The EU on Tuesday announced proposals to try to reverse an "alarming decline" in the number of bees -- and other insects that pollinate the bloc's crops -- including by rewarding organic farming.
The European Commission said a review of a 2017 EU Pollinators Initiative showed there were gaps, and "significant challenges" needed to be addressed with revised measures.
The proposal calls for promoting farming -- organic or otherwise -- that protects pollinating insects, cutting back on pesticides, better monitoring of pollinator populations, and better conservation of habitats including in urban areas.
At stake is much of the European Union's agricultural output.
The commission estimates that pollinators -- mostly bees, but also hoverflies, moths, and some beetles and other insects -- contribute around five billion euros ($5.5 billion) a year to the bloc's food production.
Yet intensive farming practices, pesticides, pollution, changed land-use, introduced other species and climate change have all taken a serious toll on their populations.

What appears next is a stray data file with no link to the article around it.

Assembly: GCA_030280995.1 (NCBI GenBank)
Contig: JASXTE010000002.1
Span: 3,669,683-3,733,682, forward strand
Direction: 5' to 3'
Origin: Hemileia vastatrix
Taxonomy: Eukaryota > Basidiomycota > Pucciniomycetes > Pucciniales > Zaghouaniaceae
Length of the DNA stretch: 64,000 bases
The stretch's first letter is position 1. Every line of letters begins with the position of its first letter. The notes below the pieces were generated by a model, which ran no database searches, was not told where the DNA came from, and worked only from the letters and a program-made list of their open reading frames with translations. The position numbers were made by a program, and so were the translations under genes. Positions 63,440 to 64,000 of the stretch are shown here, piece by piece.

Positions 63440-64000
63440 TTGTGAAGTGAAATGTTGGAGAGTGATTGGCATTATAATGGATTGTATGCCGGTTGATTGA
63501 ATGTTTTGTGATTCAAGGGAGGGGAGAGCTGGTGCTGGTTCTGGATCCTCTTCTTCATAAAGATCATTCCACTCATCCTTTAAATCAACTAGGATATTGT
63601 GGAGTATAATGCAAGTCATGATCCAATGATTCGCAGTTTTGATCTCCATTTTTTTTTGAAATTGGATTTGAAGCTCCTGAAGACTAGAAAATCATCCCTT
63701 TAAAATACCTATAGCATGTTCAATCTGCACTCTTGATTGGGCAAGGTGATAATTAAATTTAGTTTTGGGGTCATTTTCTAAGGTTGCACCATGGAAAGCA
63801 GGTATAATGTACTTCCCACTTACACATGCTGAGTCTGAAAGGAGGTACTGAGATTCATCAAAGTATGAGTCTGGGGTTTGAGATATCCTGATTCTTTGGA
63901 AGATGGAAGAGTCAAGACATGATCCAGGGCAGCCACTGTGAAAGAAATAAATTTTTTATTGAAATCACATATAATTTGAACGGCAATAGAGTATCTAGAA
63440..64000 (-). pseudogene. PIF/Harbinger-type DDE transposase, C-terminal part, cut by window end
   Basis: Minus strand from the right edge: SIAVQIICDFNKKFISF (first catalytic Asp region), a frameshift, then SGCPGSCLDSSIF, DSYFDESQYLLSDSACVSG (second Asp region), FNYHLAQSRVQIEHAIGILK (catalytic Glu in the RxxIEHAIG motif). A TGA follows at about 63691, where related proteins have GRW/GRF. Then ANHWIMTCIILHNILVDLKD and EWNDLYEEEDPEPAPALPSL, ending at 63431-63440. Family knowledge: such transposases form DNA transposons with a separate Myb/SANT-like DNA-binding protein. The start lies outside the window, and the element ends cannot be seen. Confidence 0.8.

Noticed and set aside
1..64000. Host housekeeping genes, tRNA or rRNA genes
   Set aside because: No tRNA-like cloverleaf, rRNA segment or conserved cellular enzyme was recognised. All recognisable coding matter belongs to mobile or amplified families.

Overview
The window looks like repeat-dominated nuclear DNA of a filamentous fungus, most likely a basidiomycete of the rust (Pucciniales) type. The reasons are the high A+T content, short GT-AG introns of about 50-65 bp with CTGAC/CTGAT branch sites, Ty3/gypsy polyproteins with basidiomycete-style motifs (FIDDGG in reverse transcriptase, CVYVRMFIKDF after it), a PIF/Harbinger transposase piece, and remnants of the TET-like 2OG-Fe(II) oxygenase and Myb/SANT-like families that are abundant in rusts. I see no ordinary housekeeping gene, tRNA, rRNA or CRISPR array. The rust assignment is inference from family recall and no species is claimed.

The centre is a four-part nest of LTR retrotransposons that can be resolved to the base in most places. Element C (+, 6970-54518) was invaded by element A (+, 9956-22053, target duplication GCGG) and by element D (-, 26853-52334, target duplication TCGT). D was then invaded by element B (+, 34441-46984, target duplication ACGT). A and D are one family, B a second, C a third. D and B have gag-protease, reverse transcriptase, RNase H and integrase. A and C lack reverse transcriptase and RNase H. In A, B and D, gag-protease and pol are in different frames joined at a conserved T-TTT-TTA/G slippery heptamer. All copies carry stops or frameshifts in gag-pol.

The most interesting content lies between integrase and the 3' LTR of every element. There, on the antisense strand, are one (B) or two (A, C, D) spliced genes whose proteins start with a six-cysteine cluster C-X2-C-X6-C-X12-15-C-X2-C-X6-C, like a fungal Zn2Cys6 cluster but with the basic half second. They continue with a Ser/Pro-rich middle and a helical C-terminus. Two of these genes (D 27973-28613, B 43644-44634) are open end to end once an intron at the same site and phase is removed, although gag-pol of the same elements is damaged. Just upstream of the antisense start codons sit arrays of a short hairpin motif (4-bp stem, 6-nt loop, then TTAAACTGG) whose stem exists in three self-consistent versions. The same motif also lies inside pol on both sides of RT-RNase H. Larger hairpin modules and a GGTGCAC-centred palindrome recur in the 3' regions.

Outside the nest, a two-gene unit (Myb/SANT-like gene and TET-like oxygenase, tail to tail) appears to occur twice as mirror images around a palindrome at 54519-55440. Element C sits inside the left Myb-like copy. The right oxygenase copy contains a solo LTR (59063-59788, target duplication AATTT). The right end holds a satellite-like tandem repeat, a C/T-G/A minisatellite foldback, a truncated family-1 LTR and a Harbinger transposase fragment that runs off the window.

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"Pollinating insects have declined dramatically in diversity and abundance in the last decades, with many of them being threatened with extinction," the commission said in a statement.
Its proposal, made to the European Parliament and the 27 EU member states, looks to reverse pollinator decline by the end of this decade.
It focuses on wild populations of bees and other pollinators as the EU has other tools aimed at supporting honeybee farms.
It also is designed to work alongside the EU's farm subsidy scheme, called the Common Agriculture Policy, by rewarding farmers who implement sustainable methods.
The EU's environment commissioner, Virginijus Sinkevicius, said that, "in the case of pollinators, these small insects will define the future of nature and long-term food security".
He said he hoped the EU's steps towards saving them "can inspire similar action in the entire world".